The Mebane City Council members said Monday evening nothing had generated more e-mails and given the members 500-page reports to study like the recent fluoride campaign dud with zeal on both sides.
Mayor pro tem Patty Philipps said the amount of “detailed analysis” and all the information she read persuaded her to vote in favor of continuing the practice of fluoridation in the drinking water.
Before the council voted on the recommendation, with a unanimous vote for the fluoridation, they heard from lots of folks that had signed up for public comment.
A packed house on Monday evening at the council meeting showed citizen interest with all the public comments except one being centered on the fluoride debate.
Local dentists came out in huge support, prompting one city official to tease them about a dental convention being held in council chambers.
Public comment began with Kathy Colville, a mom, a representative of the Alamance County Board of Health, with a master’s degree in health. She spoke in favor of community wide fluoridation, citing historic declines in disease as a result of the practice. “It has reduced tooth decay, 20 to 40 percent reduction of cavities, not just in a quality of life, but as a top 10 health issue and achievement.” She said there was no toxic range, and that the American Dental Association and World Health Organization supported fluoridation. It’s a practice that is healthy, safe, and cost effective.”
The next speaker, Barbara McKinley, said as a mom she was speaking from her heart and wanted to know some answers to her questions: “Are you 100 percent sure it (fluoride) does no harm? Is the fluoride a pure mineral or the byproduct of a manufacturing plant? How can you make this decision if you don’t know science?”
Council member Tim Bradley said he knew fluoride came out of rock, not a natural herb, but he was not prepared to speak as a scientist. He even said some of the literature did not make sense to him and he relied on scientists, dentists, even his personal doctor who had called him.
McKinley asked, “If it is not mined from rocks, are there other chemicals harmful? She questioned if the American Dental Association was wrong.”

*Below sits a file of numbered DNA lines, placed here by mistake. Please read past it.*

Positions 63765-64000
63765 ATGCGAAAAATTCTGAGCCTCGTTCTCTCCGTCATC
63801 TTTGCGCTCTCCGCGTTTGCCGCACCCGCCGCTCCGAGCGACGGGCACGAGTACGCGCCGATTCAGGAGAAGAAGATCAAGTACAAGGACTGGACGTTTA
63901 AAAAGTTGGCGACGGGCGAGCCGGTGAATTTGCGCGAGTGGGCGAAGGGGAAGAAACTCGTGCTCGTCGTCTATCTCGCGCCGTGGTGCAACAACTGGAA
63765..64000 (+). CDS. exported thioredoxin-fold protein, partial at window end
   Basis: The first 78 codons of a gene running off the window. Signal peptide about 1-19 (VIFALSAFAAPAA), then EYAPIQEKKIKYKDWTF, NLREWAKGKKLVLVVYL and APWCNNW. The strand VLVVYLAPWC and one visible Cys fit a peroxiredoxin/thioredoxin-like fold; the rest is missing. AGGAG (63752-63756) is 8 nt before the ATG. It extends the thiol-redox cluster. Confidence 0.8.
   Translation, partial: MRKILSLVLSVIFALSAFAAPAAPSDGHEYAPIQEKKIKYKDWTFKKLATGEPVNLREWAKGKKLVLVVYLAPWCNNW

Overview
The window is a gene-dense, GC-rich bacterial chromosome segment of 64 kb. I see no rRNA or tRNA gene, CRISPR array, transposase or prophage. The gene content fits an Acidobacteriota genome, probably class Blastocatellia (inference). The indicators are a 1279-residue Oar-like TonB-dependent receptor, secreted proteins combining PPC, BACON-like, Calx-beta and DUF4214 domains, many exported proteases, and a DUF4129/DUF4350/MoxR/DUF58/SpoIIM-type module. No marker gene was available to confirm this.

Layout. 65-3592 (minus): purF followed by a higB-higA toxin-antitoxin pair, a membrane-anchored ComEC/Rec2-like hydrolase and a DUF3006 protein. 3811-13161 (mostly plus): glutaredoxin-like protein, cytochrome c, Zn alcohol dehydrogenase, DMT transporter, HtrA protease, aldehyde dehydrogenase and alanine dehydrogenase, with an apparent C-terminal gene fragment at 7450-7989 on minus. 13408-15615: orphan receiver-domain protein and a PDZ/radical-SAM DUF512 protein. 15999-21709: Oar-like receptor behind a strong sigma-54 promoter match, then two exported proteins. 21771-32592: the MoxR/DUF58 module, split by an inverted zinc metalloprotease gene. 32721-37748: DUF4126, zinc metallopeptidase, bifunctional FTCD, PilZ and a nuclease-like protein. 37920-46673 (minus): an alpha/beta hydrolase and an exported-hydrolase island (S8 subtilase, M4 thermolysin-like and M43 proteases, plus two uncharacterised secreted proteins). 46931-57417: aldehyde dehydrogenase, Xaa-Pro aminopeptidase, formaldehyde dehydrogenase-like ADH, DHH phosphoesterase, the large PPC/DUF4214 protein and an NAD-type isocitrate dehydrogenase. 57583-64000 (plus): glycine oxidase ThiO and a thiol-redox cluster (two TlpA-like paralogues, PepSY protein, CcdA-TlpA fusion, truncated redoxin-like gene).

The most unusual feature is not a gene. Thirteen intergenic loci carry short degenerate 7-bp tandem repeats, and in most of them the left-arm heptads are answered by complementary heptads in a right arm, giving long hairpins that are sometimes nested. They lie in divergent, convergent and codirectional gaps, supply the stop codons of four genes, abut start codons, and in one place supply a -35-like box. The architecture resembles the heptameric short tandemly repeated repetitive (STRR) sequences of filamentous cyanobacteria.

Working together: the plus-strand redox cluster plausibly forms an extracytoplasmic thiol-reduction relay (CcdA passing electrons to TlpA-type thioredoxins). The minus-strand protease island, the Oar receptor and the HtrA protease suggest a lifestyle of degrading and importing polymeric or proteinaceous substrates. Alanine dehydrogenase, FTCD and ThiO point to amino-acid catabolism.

Local dentist Dr. Mike Blankenship said that in his 30 plus years as a dentist, he saw not danger with fluoride in the drinking water. “Statistics can say anything. I see nothing dangerous when it is properly used, the proper amounts as it has for decades. It’s good for our dental health. Any decision to remove it needs to be seriously considered.”
Local dentist Dr. Jason Troutman spoke as a father of three, a dentist in Mebane, and as the President of the Alamance County Dental Society.
“I’m in full support of the existing fluoride program,” said Troutman. “This Society was instrumental in obtaining fluoride in the drinking water. It’s safe and has been for 40 years plus. The Society has not changed its position. We would like for the City to maintain the practice as it is.”
Local dentist Dr. Steve Slott said that in his practice he had seen “the devastation of poor dental care,” especially among families with children that could not afford it. “For these people, I struggle. Fluoride is one of the few preventive measures for dental decay for these children. Fluoridation was never meant to eradicate dental disease. But it would be a lot worse if we didn’t have it.”
Slott said he had thoroughly researched the fluoride issue and found no evidence of any adverse effects. He also mentioned that the Alamance-Burlington School System had sent a resolution to the Mebane City Council to lend its support of fluoridation.
Dr. Joel Walker, a long-time dentist, in Graham for over 28 years, said he has seen kids for over 40 years and seen the benefits of fluoridation.
Former mayor of Graham Victor Euliss said the decision affects not only Graham and Mebane but all the areas, especially the kids, where Mebane sells water. “The zeal comes from both sides. I told (Victor) Quick, if you can’t afford the $15,000, I’ll write the check.”